Mr Ovary makes his miles count
Craig McMurrough is a father, a husband, brother and fundraiser, who is using his running to celebrate the sister he sadly lost four years ago.
Born in Dublin and now residing in Hertfordshire in England, Craig, 50, has his family supporting him every step of the way.
He has had a long relationship with athletics, beginning as an All-Ireland speed walking champion in the 1980s and he ran his first 10km as a 14-year-old. After focusing on this distance for many years, he decided to wear a costume for a race to mix things up and from then on, there was no looking back.
“The energy, reaction and contribution from others when I ran in costume was so compelling and such a great way to raise money for important causes.”
Craig has run in costume for a number of charities, including, Breast Cancer Now, Help for Heroes and British Heart Foundation and his fundraising tally from the years of fancy dress is more than £70,000 and rising.
Now his efforts are focused on raising awareness and money for Ovacome – a UK charity for Ovarian Cancer – the disease which took his sister Cheryl in 2017. To stand out from the crowd, Craig runs in – you guessed it – an ovary costume.
“I wanted to help raise awareness of the ovarian cancer disease and grab people’s attention so we designed the ovary. It has the symptoms written on it so people can read as I run.
The main message I want to get across is that if you experience any of the symptoms, go to your doctor. The symptoms can be easily mistaken for menopausal changes but we are championing women to always double check and follow the B.E.A.T. (the charity's campaign to raise awareness of the symptoms: Bloating that is persistent and doesn’t come and go, Eating difficulty and feeling full more quickly, Abdominal and pelvic pain felt most days and Toilet changes in urination or bowel habits.)”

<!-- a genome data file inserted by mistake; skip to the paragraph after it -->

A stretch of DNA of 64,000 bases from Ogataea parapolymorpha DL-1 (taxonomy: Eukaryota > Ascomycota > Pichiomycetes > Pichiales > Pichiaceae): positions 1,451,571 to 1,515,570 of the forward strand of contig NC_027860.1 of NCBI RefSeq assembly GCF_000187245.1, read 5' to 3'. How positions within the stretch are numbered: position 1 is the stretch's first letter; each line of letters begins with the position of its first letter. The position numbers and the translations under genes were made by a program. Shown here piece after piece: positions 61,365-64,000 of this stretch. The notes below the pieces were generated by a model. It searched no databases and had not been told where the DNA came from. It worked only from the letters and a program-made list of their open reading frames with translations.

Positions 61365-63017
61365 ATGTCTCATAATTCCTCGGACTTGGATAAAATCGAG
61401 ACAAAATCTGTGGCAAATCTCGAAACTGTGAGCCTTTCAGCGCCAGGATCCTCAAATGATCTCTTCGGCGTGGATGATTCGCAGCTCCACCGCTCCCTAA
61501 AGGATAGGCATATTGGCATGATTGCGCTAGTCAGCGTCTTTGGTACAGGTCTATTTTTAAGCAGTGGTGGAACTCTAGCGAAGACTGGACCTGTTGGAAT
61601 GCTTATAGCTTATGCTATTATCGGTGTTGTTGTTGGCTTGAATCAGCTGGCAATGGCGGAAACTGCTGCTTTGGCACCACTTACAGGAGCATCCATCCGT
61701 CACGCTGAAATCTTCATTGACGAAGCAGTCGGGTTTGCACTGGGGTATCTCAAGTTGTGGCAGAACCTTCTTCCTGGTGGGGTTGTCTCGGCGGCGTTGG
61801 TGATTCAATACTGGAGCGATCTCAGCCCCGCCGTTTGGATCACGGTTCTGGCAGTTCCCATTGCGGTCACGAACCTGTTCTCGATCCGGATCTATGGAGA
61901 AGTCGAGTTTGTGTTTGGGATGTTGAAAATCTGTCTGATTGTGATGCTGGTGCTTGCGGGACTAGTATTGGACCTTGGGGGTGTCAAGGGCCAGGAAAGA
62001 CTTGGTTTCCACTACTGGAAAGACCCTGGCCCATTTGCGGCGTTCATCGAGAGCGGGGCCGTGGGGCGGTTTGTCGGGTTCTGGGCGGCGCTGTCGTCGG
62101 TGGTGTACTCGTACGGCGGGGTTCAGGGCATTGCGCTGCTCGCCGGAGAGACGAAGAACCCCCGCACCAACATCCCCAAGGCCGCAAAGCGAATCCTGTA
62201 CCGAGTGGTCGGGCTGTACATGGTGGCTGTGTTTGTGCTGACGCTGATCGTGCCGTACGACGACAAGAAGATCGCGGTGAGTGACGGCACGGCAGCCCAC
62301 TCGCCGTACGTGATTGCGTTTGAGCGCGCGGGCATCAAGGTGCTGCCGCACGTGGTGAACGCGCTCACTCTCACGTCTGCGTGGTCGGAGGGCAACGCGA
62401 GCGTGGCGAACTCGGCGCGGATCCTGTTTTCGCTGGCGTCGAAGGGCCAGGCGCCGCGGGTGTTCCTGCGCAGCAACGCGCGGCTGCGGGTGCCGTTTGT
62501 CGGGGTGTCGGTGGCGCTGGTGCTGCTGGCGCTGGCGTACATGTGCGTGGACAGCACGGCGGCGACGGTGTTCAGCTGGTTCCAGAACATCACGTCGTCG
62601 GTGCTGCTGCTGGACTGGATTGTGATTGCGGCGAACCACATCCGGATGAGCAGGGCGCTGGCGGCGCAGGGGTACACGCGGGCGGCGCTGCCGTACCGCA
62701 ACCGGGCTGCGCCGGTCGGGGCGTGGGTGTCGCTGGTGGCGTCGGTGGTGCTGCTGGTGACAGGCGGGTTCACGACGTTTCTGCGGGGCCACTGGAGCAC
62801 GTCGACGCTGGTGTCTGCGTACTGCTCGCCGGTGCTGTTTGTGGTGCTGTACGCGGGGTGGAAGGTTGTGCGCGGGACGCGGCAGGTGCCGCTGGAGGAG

His first full marathon was in 2014 at the London Marathon and he has now clocked 20 marathons, many of them overseas including Amsterdam, Porto, Barcelona, Berlin and Chicago.
“I love to travel for races, so I am hoping things go to plan this year so that I can run London for the seventh time and then earn my fifth star in Tokyo – in my ovarian costume if allowed! I then just have Boston to aim for to get to my Six Star goal.”
Running has helped Craig a huge amount in grieving for Cheryl.
“It has been vital to my own grieving process. Every time I put that ovary on I think of dear Cheryl and run in her memory. Running and raising funds and awareness is the best thing I can do to help others hopefully avoid what our family went through and to cherish her memory.
“Cheryl was a lovely, kind, caring and sweet woman with a heart of gold, stunning blue eyes and an infectious laugh and sense of fun that people loved. She was a fab sister, daughter, wife and mother who is missed so much by us all.”
For anyone looking for an outlet for their loss, stress, anxiety or depression, Craig believes that running can be a great support tool.
“For me the endorphin rush from finishing a distance is immense while the training and sense of achievement is amazing along the way and you get to make new friends too from around the world.”
So, what’s next for My Ovary?
“I plan to take the Ovary on a UK tour when it is safe to do so. I want to spread awareness across towns and cities whilst linking up with the regional Ovacome teams where possible across the country.”
- World Ovarian Cancer Day is 8 May, 2021
- For more information, visit: cureourovariancancer.org
- For more information on Ovacome, the UK charity that supports sufferers and their families please visit: ovacome.org.uk
- If you have a spotlight on health story you’d like to share, please contact firstname.lastname@example.org
- Note: Always consult a physician and get a full health evaluation prior to marathon training. Even if athletes appear healthy, or to have a disorder under control, underlying medical conditions could exist.